Having had both my initial appeals declined by my local council - who went to the trouble to tell me how carefully they take mitigating circumstances into account (not), I rafted a letter to the Independent Adjudicator. Within a fortnight of this appeal (see below) being mailed to the independent adjudicator, I received a letter from my local council saying that they had decided to withdraw the PCN.

I am sure that this outcome will be viewed by some as a triumph of reason over the letter of the law, because the designed fail-safe system worked fairly in the end. Perhaps. But how many fined Blue Badge holders have the time, ability and tenacity to follow the appeals process to the bitter end? My guess is that it is very few indeed. The conclusion, therefore, is that the system is purposely flawed and purposely weighed in favour of aiding the raising of revenue under the cloak of doing a good deed.

Duplicity is as duplicity does, Tom Hanks might have said in his film Forrest Gump.

My final appeal letter follows below:




Appeal to the Adjudicator

These are the facts.

My vehicle was parked in XXXX High Street with an improperly displayed Disabled Badge.

But there are, in my opinion, powerful mitigating circumstances why this PCN should be waived.

At the time the vehicle was parked there were no other available parking bays throughout the length of XXXX High Street (approx. 1/2 mile in length, if not longer).

I was taking my mother to an Opticians appointment who’s shop is located at the top end of the High Street. My mother is 86 years old, is frail and can barely walk - and only then with the aid of a stick and an arm (in this case mine) - and walking always causes her pain. I, therefore, parked at the closest possible point to the Opticians.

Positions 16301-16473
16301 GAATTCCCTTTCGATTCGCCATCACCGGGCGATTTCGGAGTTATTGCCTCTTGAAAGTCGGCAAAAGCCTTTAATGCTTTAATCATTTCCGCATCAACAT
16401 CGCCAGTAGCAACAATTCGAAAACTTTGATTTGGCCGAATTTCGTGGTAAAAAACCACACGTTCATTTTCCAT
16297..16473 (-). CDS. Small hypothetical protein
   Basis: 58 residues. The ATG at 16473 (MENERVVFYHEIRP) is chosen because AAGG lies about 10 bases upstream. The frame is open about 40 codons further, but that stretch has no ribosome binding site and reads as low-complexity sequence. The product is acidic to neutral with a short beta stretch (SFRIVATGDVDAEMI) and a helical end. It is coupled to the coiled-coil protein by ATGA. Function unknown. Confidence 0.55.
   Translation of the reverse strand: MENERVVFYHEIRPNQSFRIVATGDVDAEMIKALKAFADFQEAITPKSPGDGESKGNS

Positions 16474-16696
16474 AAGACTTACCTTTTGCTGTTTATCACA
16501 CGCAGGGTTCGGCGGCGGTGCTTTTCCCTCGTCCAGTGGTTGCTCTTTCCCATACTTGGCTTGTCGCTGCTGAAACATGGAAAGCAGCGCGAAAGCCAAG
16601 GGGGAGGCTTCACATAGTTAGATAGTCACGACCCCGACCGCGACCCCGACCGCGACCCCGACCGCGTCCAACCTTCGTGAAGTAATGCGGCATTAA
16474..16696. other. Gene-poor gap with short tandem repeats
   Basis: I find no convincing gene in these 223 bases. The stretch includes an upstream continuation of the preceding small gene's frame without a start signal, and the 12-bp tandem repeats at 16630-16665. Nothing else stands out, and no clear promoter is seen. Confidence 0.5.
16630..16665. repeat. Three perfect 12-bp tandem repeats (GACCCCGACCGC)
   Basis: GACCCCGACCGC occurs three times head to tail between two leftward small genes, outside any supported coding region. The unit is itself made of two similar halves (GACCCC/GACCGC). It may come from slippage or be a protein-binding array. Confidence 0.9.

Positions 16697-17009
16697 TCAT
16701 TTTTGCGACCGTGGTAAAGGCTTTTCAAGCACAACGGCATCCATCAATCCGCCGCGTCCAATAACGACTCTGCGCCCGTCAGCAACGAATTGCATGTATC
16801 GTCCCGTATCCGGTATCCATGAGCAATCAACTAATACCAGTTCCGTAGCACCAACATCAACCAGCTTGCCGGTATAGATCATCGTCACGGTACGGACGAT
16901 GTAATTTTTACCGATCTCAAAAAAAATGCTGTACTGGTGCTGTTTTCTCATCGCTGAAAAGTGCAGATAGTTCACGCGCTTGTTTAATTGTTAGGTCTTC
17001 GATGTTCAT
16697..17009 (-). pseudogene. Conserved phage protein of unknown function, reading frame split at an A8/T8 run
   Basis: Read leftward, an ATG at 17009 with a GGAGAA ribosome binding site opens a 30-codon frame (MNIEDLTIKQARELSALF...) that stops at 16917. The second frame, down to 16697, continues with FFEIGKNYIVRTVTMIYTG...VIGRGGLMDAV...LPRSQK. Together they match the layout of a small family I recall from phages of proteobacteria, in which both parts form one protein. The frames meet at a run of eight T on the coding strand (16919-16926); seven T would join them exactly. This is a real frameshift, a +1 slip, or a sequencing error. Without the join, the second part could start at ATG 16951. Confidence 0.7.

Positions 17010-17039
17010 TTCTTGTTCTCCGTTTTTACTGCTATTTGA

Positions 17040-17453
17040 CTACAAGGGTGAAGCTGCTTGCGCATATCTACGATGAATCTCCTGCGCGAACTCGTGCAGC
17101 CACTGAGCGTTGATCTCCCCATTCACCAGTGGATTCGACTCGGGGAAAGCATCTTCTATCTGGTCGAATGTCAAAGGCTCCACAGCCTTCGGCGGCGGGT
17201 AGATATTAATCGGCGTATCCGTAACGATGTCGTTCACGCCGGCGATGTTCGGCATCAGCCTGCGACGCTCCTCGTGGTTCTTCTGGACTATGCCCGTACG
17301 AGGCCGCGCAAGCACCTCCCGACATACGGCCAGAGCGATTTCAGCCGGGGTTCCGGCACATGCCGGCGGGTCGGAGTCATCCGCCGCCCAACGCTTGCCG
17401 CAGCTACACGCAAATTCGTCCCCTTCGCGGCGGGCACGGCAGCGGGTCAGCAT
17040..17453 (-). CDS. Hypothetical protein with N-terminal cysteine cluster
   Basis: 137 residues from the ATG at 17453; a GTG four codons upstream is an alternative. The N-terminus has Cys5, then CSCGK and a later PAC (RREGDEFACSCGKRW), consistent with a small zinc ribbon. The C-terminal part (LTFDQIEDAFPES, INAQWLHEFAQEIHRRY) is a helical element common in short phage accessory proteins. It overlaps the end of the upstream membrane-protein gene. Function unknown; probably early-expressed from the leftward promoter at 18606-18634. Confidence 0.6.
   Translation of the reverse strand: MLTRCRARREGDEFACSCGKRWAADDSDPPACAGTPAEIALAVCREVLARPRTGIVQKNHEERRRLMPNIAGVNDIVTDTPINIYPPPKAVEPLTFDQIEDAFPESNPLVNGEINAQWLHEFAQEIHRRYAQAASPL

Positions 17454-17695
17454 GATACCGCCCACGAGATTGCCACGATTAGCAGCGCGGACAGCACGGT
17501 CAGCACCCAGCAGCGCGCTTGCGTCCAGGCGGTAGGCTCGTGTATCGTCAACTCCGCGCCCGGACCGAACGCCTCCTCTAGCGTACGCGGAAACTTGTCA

My mother is now partially blind in one eye due to a mature cataract that she has persistently refused to have treated out of fear, and which has taken me at least two years to convince her to undergo treatment. Hence this appointment!. She is also somewhat hazy in the other eye too because of a previous cataract operation that wasn’t as successful as it might have been and which caused her pain and discomfort during the procedure.

So as to minimize the discomfort and difficulty she suffers when walking, I parked as closely to the Opticians address as I could. The pain and difficulty she experiences derives from a fall she had 18 months ago (due to her poor eyesight) that resulted in a broken hip necessitating a partial hip replacement. She is presently undergoing further treatment for ongoing inflammation and the constant pain to her hip and lower leg. Notwithstanding this, she also suffers from Angina that causes her additional discomfort (shortness of breath) when walking.

There simply was nowhere else to park within walking distance for such a severely disabled person. As I have explained previously to the Council, I do not know the procedure for displaying a Disabled Badge as I have never used one before. The extent of my involvement in this was to make sure my mother - who is the Badge holder - displayed the Badge in the windscreen. To the best of my knowledge I had done all that I needed to do to park legally.